Elizabeth's community would have celebrated her having a child after being unable to conceive. On the eighth day, a Jewish circumcision ceremony was scheduled (Lv. 12:3). Although it was customary to name children at birth, John's naming was linked with this date, leading to a public ceremony where those present were surprised that he wasn't named after his father. The father's silence regarding the name choice added to the surprise, but he eventually confirmed it, likely having communicated with Elizabeth through signs or writing. After his confirmation, he was able to speak again and give praise to God.

A Song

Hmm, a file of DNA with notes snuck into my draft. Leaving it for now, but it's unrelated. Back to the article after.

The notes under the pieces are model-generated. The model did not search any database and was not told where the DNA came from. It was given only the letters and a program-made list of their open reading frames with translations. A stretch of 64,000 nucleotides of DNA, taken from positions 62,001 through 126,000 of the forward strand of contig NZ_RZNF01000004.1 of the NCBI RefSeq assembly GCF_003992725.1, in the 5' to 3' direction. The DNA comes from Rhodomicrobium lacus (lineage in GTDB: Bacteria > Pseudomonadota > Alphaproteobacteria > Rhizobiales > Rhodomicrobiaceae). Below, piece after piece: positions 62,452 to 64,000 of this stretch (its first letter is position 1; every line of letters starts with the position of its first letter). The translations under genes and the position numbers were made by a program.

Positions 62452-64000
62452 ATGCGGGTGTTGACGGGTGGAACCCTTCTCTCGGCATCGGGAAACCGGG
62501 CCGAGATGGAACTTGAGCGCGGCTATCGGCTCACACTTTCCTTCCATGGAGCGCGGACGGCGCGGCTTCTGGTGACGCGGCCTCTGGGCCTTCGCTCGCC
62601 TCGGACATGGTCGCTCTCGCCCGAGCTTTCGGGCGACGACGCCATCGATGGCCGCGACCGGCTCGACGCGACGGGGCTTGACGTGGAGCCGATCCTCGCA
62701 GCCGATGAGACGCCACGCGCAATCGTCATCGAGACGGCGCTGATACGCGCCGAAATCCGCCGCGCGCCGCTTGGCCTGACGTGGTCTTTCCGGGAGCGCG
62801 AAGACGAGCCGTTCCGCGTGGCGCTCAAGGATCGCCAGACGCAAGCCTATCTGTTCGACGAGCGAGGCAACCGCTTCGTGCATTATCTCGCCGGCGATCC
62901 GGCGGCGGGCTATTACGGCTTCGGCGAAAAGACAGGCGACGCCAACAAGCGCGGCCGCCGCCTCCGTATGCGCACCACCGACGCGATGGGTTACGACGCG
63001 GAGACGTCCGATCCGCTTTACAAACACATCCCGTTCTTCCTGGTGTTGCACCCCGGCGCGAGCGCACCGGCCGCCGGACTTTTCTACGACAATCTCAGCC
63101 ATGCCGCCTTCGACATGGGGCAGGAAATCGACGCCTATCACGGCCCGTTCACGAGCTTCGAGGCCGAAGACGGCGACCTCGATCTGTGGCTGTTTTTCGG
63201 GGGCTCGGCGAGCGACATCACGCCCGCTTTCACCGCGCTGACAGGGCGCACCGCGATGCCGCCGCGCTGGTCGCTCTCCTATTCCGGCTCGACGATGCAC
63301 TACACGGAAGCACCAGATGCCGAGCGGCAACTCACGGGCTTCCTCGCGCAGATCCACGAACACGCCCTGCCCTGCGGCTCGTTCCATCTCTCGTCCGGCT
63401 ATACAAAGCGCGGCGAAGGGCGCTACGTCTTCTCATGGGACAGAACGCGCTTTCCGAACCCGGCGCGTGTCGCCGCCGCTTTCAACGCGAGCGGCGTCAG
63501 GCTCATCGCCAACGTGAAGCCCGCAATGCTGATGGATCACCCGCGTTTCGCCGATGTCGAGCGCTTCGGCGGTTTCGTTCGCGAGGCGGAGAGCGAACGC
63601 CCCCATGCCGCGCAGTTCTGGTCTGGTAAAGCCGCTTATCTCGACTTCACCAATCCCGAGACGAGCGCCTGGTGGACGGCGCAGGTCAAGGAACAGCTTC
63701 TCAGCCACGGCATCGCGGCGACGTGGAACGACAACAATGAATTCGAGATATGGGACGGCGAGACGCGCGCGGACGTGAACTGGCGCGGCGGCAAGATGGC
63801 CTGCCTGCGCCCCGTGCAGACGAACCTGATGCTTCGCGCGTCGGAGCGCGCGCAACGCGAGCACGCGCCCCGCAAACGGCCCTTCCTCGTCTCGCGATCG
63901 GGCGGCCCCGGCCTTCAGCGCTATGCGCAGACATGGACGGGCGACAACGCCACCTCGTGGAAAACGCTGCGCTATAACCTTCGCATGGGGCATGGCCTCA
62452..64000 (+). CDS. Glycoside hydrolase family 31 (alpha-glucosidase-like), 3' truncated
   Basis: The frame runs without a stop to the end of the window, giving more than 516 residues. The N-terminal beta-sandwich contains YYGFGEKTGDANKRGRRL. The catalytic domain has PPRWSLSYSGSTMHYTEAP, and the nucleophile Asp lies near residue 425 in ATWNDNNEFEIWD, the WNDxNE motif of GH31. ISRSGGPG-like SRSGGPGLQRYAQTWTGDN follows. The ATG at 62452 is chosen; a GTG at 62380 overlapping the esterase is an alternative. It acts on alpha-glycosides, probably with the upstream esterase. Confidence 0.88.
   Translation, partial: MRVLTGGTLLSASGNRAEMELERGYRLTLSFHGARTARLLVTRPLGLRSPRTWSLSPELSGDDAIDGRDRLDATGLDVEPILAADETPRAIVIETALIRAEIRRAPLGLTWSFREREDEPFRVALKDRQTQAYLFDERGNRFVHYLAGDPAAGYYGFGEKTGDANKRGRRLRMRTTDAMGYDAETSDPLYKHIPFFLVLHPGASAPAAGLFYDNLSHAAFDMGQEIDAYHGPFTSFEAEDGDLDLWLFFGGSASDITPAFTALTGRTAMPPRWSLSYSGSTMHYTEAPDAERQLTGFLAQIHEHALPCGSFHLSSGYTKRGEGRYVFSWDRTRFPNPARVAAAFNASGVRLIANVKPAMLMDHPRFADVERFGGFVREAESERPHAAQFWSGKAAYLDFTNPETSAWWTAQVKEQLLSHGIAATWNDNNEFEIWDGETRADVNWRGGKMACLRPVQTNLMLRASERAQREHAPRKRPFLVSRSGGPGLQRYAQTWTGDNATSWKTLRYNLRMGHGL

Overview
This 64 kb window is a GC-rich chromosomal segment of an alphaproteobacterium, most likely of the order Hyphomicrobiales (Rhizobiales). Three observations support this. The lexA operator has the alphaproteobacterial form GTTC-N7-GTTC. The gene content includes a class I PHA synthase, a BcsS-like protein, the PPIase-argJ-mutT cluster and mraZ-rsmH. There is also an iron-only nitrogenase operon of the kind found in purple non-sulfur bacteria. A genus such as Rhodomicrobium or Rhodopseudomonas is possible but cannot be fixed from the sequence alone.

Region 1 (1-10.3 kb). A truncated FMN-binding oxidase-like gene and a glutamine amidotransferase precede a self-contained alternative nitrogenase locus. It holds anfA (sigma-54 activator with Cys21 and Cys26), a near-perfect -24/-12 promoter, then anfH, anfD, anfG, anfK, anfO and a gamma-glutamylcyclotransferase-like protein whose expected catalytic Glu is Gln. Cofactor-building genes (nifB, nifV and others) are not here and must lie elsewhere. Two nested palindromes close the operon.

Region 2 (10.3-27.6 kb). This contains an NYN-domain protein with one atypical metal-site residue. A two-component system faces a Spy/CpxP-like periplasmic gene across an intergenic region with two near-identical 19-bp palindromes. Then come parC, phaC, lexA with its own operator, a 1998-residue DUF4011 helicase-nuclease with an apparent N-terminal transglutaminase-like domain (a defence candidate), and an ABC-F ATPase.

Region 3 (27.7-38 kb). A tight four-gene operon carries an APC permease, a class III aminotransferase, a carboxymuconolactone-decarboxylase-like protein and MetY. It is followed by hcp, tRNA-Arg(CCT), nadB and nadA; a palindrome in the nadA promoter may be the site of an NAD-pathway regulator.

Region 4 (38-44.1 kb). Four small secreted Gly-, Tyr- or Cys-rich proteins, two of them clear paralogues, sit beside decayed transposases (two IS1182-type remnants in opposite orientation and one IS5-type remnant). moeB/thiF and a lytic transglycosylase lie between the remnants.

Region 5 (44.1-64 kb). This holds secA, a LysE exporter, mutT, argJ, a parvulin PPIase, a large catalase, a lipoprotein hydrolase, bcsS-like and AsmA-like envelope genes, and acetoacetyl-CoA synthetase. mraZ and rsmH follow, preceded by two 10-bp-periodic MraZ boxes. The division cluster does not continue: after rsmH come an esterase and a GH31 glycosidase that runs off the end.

The prophecy made by Zechariah regarding John's future ministry is infused with poetic language and shares similarities with Mary's declaration in Luke 1:46, despite neither being officially labeled as a "song." Zechariah praises God for fulfilling the salvation promised to the patriarchs and prophets in the past. In verse 76, he acknowledges that his son John has a significant role in facilitating the realization of God's promises by preparing the way for the Messiah. This prophetic hymn, the 'Benedictus,' echoes Mary's sentiments and is deeply rooted in Jewish tradition. Both hymns use language and themes from the Old Testament to praise God for fulfilling his promise to deliver his people through a descendant of David, whom Zechariah recognizes as the coming Messiah. Zechariah also references God's promises to Abraham and interprets Psalm 105:9-11 as a call for holy and righteous living. John's birth narrative is followed by briefly mentioning his upbringing (see 2:40, 52) and his time spent in the wilderness. He remains absent from the story until after the birth of Jesus. It is worth noting the similarities between John's lifestyle and teachings and those of the Jewish sect residing near Qumran, who practiced an austere way of life, regularly performed religious ablutions, and anticipated the arrival of God's salvation.





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